FOUR MEN, a woman and a quivering black Lab are crouched in a camouflaged hunters' blind somewhere near Chestertown, Md. Decoys look to be feasting in the surrounding cornfield. Overhead, two geese are circling wide in the low, gray sky.
Three of the men are hunting guides. They have been keeping up a steady orchestration of goose calling, an aboriginal drone. It is hypnotic, and the woman is fighting off the nod of sleep -- she had slept only a few hours and then stumbled into the blind at dawn.
She can't believe she is falling asleep under these circumstances: holding her new shotgun and straddling a dead goose on the mud floor. She opens her eyes wide but the goose calls lull them back to fluttering.
"Get ready! Get ready!" One guide stage whispers out of the side of his mouth. She's finally wide awake. The dog's teeth are clacking in anticipation of the shoot.
"Get ready!" Her husband is poised, straining for the second he can jump up and shoot. But the safety latch on her new gun is so stiff, her thumb can't push it back.
"Take 'em!" The four men leap up. The shooting puts a whine in her ears. The dog is gone in a dash.
She never got the safety off.
It's over; they sit down. The dog gallops back with a goose, wounded and flailing. One guide snaps its neck. Another, sitting next to her, can't resist, turns and asks with a sly smile, "You shoot?" Of course he knew.
Actually, that stab at shooting was the most exciting thing that happened in my first morning of bird hunting. The rest of several dank hours were spent reflecting on what a nice girl like me was doing in a plywood shack in the mud with a 20-gauge shotgun.
It was reflection such as this that prompted me to ask our main guide whether he catered to many women hunters, was I the eccentric exception?
"We're seeing more and more women," said David Price, who, with his wife Annette, runs Winter Farms Hunting out of Centreville, Md.
As the partner who logs in the reservations, Annette Price also has noticed an increase in women hunters, but she's not necessarily one of them. "I'm a pretty good shot," she said, "but I'm not a cold-weather person." She loves the family hunting dogs, which, incidentally, are the beneficiaries of the foul taste fowl leaves in her mouth.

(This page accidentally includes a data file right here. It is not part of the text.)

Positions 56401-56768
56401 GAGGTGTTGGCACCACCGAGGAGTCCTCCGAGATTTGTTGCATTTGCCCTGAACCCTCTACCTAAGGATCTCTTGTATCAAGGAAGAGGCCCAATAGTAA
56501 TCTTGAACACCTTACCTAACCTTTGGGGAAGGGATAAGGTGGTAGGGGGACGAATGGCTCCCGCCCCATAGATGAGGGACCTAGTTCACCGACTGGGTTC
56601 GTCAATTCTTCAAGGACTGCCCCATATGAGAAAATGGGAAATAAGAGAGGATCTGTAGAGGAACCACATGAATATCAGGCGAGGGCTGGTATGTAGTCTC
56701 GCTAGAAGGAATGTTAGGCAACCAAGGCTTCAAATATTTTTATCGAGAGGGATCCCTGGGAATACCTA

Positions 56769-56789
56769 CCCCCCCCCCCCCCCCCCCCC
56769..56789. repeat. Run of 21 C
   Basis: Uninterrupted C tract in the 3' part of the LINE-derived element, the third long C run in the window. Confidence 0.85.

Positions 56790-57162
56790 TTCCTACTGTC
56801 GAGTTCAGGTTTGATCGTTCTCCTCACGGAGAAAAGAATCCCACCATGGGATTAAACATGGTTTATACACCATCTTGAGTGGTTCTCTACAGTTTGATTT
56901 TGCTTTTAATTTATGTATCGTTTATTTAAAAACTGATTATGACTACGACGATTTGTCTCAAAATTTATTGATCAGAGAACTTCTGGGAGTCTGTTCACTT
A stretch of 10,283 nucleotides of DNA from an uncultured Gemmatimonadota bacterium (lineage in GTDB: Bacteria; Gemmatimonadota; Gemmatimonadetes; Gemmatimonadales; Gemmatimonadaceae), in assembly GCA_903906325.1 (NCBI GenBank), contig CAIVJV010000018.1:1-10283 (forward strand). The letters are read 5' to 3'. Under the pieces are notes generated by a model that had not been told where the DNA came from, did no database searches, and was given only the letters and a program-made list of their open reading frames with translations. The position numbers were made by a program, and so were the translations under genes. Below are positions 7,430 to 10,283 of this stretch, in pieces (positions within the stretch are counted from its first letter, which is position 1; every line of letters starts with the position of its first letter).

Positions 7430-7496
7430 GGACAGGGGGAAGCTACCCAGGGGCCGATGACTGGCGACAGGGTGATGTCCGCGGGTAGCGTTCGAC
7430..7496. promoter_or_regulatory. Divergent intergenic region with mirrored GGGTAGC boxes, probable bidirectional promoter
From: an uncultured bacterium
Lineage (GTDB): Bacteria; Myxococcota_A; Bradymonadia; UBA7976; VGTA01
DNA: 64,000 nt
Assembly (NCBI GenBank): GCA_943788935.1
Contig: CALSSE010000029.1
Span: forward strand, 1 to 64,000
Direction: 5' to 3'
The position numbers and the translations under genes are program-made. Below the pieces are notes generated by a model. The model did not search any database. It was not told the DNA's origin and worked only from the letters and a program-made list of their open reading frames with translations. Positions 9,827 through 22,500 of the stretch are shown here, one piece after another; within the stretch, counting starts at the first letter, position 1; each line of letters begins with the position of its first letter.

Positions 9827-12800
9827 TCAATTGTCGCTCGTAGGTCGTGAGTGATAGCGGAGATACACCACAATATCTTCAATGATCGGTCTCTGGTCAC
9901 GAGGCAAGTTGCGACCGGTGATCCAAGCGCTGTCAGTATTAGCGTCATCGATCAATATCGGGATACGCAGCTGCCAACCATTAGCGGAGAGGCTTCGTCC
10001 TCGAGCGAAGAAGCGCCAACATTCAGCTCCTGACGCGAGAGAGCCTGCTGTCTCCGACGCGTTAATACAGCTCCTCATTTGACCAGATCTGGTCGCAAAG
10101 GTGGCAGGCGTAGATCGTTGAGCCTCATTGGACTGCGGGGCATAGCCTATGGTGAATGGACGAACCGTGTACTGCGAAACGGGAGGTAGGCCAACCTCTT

I had plenty of time that first morning to reflect on what it's like to be the wife of an outdoorsman. When I married the guy sitting next to me in the blind, I knew he was a sailor, a rock climber, a fisherman, a skier. I did not know he was a hunter. But then, neither did he. He got bit by the bird-hunting bug only about a year ago -- or about a year before that same bug bit me.
I remembered the day Jim brought home his first shotgun. I didn't react viscerally, as some apparently do, to the idea of shooting birds for food. I even thought it was pretty ingenious of him to turn the small blowtorch from his cross-country ski kit on a plucked Canada goose, to scorch the down off.
The cooking of game birds was an adventure in itself, requiring a bevy of new cookbooks. Taking that first bite of wilderness was easier after seeing two major newspapers devote their Thanksgiving food sections to cooking game and the places where it could be purchased. I liked the taste of geese, pheasant, especially ducks. The sound of molars crunching on a shot pellet was an education in the composition of shotgun shells.
About that time, I also noticed I was feeling lonesome because Jim was off hunting on the Eastern Shore -- it was wife against ducks, and the ducks were winning.
I should have seen the future of the obsession when Jim started loading his own shells in the basement. He bought me a flannel camouflage shirt. It was punk, I liked it.
Then Jim came up with the notion of buying me a gun. I recalled sepia prints of my pioneer grandmother out in Kansas, standing in prairie scrub in her jodhpurs, holding a big rifle.
Down in the basement, Jim handed me his Remington pump shotgun. It was so heavy, I couldn't hold it up for very long before my arms started shaking. I thought I was off the hook. But before long, Jim had it all checked out: A little "youth gun" with a shortened barrel arrived at our house. We practiced shooting skeet at a range in Manassas.
The next thing I knew, it was wintertime, and I was putting on four layers of clothing at 4 in the morning, driving in the dark to meet strangers in pickup trucks, who would become our guides for a day. We would eat the "hunter's breakfast" in little cafes full of other hunters, then emerge into that first slap of cold air.
I was hooked.
On my second goose-hunting trip, we left Chincoteague, Va., in an open boat, with a pink sun barely showing. The wind was so cold and penetrating that I felt as if it was blowing months of city grime and pollution out of my system.
Our guide's blond Lab had her face into the wind too. Her master revved his little boat's big engine into a scream, and shouted over it, "We're gonna shoot some brant!"
And that is what I did.